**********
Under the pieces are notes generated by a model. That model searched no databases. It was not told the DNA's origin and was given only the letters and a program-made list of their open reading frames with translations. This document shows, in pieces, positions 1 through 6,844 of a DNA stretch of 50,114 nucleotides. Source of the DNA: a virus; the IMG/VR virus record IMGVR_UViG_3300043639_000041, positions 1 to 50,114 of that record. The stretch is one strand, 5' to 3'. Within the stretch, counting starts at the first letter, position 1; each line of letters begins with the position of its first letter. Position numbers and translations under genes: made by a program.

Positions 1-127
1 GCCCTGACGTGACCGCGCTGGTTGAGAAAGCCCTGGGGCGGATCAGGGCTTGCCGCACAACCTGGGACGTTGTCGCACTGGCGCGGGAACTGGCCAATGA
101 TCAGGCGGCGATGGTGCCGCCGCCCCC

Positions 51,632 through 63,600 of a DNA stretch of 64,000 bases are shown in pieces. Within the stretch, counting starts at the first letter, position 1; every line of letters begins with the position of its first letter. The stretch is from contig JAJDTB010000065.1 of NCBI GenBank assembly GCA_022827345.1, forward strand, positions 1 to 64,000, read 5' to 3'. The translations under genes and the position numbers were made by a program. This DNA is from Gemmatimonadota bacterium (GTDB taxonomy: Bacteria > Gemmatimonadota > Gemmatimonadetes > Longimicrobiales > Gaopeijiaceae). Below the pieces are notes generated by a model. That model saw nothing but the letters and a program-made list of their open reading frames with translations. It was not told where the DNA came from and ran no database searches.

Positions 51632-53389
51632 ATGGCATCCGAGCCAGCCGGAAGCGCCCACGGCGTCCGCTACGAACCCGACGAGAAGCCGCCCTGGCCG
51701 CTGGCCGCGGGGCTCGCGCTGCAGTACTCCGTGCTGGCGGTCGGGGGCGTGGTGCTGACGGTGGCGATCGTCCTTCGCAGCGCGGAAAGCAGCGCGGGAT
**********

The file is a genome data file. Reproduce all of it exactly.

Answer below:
Under the pieces are notes generated by a model. That model searched no databases. It was not told the DNA's origin and was given only the letters and a program-made list of their open reading frames with translations. This document shows, in pieces, positions 1 through 6,844 of a DNA stretch of 50,114 nucleotides. Source of the DNA: a virus; the IMG/VR virus record IMGVR_UViG_3300043639_000041, positions 1 to 50,114 of that record. The stretch is one strand, 5' to 3'. Within the stretch, counting starts at the first letter, position 1; each line of letters begins with the position of its first letter. Position numbers and translations under genes: made by a program.

Positions 1-127
1 GCCCTGACGTGACCGCGCTGGTTGAGAAAGCCCTGGGGCGGATCAGGGCTTGCCGCACAACCTGGGACGTTGTCGCACTGGCGCGGGAACTGGCCAATGA
101 TCAGGCGGCGATGGTGCCGCCGCCCCC

Positions 51,632 through 63,600 of a DNA stretch of 64,000 bases are shown in pieces. Within the stretch, counting starts at the first letter, position 1; every line of letters begins with the position of its first letter. The stretch is from contig JAJDTB010000065.1 of NCBI GenBank assembly GCA_022827345.1, forward strand, positions 1 to 64,000, read 5' to 3'. The translations under genes and the position numbers were made by a program. This DNA is from Gemmatimonadota bacterium (GTDB taxonomy: Bacteria > Gemmatimonadota > Gemmatimonadetes > Longimicrobiales > Gaopeijiaceae). Below the pieces are notes generated by a model. That model saw nothing but the letters and a program-made list of their open reading frames with translations. It was not told where the DNA came from and ran no database searches.

Positions 51632-53389
51632 ATGGCATCCGAGCCAGCCGGAAGCGCCCACGGCGTCCGCTACGAACCCGACGAGAAGCCGCCCTGGCCG
51701 CTGGCCGCGGGGCTCGCGCTGCAGTACTCCGTGCTGGCGGTCGGGGGCGTGGTGCTGACGGTGGCGATCGTCCTTCGCAGCGCGGAAAGCAGCGCGGGAT